Our research aims to understand how faults and fractures initiate and evolve in Earth's brittle crust; how they affect the flow of molten rock, groundwater, and hydrocarbons; and the crucial role faults and fractures play in earthquake generation, folding of sedimentary strata, and volcanic eruption. We use quantitative field data and the principles of structural geology, combined with computer modeling based on continuum and fracture mechanics, to address fundamental questions about the processes of faulting, fracturing, and folding. Our understanding of the geologic structures created by these processes plays an important role in managing resource recovery and in the mitigation of natural hazards. To enhance the precision of our field data, we use the Global Positioning System (GPS) and Airborne Laser Swath Mapping (ALSM).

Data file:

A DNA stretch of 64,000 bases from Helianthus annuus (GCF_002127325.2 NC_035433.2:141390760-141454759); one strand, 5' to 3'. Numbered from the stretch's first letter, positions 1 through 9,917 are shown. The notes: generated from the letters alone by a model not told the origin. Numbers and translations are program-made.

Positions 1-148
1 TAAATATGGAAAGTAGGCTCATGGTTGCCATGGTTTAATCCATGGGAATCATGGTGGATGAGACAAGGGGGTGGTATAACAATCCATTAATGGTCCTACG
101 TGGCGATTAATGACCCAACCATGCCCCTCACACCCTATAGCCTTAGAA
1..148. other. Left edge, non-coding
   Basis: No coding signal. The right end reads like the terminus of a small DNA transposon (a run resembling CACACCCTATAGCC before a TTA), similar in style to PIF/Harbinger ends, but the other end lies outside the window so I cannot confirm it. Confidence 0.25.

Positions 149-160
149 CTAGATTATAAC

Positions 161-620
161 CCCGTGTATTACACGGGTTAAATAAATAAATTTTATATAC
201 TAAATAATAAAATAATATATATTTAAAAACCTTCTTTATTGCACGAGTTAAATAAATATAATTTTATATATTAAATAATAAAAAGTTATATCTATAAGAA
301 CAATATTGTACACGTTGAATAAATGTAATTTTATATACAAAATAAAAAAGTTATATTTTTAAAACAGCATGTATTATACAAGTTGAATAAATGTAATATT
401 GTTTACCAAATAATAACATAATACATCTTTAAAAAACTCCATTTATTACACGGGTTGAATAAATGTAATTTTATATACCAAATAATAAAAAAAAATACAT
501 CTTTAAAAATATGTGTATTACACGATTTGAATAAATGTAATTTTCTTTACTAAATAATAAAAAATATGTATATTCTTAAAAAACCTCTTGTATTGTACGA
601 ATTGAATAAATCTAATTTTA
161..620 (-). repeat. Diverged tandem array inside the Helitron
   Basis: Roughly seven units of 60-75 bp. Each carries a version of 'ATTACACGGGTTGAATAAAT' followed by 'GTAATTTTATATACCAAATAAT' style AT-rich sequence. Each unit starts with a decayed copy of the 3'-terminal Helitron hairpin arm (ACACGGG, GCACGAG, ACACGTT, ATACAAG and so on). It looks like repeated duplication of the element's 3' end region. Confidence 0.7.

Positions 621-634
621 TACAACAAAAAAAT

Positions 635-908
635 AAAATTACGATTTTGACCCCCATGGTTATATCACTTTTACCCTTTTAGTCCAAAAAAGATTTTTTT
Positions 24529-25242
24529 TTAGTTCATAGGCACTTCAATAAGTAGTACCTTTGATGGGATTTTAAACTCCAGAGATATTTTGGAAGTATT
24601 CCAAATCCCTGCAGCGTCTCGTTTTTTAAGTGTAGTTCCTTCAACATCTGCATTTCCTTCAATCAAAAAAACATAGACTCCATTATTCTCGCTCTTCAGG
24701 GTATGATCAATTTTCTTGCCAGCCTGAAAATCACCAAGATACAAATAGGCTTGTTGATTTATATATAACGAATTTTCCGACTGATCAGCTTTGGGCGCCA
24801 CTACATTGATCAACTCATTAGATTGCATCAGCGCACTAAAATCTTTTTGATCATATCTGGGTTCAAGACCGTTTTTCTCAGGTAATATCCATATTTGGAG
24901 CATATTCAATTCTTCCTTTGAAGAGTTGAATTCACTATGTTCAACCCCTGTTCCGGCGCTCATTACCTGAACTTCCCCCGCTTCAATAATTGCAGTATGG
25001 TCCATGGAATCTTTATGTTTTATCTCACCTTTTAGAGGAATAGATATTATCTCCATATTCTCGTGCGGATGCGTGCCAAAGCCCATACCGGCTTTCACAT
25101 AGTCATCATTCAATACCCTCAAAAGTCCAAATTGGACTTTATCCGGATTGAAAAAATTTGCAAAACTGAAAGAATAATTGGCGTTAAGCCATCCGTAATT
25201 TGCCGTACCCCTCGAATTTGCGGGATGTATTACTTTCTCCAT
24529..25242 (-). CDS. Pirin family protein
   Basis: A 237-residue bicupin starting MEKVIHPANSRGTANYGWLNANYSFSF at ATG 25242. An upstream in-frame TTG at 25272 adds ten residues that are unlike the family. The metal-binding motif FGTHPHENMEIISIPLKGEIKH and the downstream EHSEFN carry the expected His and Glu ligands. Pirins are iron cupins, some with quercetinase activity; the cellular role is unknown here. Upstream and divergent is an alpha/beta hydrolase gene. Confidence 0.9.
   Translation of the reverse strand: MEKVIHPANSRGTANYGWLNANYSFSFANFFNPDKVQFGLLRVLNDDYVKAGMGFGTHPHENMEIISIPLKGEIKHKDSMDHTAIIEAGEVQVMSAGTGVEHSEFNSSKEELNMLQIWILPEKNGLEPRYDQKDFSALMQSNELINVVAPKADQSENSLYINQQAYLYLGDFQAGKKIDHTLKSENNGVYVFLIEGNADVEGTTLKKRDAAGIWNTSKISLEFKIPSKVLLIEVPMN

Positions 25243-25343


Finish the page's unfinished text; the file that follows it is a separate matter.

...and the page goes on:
- Understanding and quantifying the constitutive properties of granitic rock of the central Sierra Nevada under conditions at the brittle-ductile transition in Earth's lithosphere.
- Mapping and modeling veins and pressure solutions seams in limestone at Raplee Anticline, UT.
- Identifying the mechanisms for the growth of volcanic necks from dikes at Ship Rock, NM.
- Solving the boundary value problem for large, fluid filled fractures in elastic materials with varying driving pressures and pressure gradients.